Kerala landslide: All You Need To Know

Kerala landslide: All You Need To Know

Kerala landslide: Fifteen people have been killed and around 50 others are feared trapped in a mound of slush and rock debris after a massive landslide razed a tea plantation workers’ settlement in Rajakkad in Idukki district of Kerala in the early hours of Friday.

At least 16 people were rescued and rushed to the hospital, said Idukki district collector H Dineshan, adding that heavy downpour and foggy climate in the area is hampering rescue operations. He said the tragedy came to light in the morning after one of the escaped workers alerted forest officials at the Eravikulam national park.

“It is a major tragedy. It is a hilly terrain and some roads connecting to the settlement were washed away in torrential rain. We have sought the Air Force help for airlifting the injured but we were told it will be difficult in inclement weather,” said State Revenue Minister E Chandrasekharan adding a team of the National Disaster Response Force (NDRF) has arrived at the scene.

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Local people said the area has been witnessing heavy rains over the last three days and power and communication networks in the area were disrupted due to this. This delayed the rescue work. Since the mishap took place in the early hours, many of those affected were in deep slumber due to which they couldn’t escape, they said.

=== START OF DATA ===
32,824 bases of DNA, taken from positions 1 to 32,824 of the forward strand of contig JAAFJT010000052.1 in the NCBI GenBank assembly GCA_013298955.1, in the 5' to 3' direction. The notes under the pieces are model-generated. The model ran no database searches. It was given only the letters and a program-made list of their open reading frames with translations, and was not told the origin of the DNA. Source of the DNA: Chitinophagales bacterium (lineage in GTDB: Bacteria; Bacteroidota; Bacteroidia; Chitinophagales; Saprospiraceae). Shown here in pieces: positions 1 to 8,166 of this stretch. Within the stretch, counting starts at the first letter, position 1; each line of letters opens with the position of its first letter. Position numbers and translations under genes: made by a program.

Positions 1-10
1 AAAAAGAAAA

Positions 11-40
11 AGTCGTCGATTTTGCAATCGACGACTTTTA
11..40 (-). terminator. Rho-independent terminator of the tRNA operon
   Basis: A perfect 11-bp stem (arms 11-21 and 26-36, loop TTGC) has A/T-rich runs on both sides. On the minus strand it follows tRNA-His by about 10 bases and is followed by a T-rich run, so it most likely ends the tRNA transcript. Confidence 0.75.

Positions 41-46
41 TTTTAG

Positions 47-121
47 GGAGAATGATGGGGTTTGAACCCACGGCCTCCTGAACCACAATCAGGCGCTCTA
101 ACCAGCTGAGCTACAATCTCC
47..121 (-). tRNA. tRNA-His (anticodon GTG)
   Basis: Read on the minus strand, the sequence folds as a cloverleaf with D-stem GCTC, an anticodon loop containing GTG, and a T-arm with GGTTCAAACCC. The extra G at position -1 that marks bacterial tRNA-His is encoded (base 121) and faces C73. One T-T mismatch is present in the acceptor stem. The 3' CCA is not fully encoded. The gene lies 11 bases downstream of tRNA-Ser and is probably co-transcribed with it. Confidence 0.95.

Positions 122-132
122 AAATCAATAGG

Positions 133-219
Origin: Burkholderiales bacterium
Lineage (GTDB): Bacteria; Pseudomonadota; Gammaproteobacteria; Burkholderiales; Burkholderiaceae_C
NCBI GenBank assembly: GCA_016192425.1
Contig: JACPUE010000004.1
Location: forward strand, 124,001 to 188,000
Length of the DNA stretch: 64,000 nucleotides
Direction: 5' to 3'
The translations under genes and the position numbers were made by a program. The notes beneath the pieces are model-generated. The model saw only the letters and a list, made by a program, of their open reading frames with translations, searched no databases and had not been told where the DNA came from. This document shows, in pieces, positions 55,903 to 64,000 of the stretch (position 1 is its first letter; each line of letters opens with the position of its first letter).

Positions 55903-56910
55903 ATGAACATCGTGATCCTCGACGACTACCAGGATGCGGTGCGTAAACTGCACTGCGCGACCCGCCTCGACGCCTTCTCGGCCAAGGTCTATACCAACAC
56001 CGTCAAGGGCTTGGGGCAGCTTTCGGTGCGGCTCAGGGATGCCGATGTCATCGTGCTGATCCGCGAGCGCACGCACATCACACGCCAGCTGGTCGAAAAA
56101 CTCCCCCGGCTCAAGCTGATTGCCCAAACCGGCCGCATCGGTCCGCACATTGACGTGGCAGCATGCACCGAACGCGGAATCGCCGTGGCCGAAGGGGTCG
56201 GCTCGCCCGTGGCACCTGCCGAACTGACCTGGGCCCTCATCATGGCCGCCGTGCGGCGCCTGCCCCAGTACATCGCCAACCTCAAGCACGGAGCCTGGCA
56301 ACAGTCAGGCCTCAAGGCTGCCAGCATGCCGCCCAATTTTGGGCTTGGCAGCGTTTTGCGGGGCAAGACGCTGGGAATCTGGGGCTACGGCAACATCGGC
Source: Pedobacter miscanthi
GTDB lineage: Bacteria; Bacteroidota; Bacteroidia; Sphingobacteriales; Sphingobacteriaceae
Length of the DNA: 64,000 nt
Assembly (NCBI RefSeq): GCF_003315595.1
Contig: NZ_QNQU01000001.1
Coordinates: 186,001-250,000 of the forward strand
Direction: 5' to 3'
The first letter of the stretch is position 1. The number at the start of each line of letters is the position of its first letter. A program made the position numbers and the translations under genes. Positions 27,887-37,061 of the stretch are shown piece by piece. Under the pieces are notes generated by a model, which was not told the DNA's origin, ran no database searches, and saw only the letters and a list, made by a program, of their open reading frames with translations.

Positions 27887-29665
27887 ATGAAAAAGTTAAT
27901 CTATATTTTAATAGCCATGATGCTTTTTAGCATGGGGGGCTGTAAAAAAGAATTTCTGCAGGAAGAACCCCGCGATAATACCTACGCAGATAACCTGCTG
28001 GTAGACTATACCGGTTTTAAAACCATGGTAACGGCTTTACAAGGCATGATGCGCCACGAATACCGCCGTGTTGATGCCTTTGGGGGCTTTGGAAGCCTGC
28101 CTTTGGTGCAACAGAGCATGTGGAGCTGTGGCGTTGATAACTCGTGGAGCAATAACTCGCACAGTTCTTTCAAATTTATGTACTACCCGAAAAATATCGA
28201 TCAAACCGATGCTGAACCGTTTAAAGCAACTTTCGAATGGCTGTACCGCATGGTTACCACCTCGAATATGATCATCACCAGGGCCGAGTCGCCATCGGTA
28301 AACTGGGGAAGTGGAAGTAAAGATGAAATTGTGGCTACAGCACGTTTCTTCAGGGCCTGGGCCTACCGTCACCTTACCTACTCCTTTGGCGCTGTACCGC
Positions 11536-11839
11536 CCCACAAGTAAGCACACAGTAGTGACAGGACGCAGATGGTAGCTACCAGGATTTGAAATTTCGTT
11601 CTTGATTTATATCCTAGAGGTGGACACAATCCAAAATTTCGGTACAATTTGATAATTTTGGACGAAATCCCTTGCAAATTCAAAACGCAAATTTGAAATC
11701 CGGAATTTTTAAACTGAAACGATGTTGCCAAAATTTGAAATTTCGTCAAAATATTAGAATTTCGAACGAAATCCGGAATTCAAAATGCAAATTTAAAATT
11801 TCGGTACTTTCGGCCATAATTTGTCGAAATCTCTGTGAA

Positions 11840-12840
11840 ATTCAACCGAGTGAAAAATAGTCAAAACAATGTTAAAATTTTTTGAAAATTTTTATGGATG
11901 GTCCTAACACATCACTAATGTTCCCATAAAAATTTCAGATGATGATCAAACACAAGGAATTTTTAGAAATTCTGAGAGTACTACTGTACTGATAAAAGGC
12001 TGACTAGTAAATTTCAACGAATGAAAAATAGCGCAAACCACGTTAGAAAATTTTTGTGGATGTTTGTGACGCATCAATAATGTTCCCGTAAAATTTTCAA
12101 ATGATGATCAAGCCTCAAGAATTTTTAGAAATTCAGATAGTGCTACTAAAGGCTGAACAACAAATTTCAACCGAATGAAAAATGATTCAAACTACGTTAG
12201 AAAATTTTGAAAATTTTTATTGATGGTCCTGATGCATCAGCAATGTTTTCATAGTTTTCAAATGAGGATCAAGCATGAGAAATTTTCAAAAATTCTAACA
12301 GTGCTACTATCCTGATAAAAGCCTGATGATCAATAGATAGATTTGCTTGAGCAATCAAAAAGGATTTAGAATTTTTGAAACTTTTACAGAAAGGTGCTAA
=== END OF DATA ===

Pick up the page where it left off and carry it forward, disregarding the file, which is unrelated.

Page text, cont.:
The place where the incident took place is about 25 kilometre away from hill resort Munnar which was ravaged by 2018 flood.

The India Metrological Department (IMD) has declared red alert in three districts, Kozhikode, Wayanad and Idukki, and orange alert in five other districts. Many rivers are in spate after heavy downpour and the irrigation department said shutters of some dams, including Idukki, will be opened if the wet condition continued.

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In the hilly area many families were shifted fearing landslides and health authorities said Covid-19 protocol will be in force in all the relief camps. Chief minister Pinarayi Vijayan has asked people to be more vigilant in view of twin threats of inclement weather and Covid-19.Heart Work

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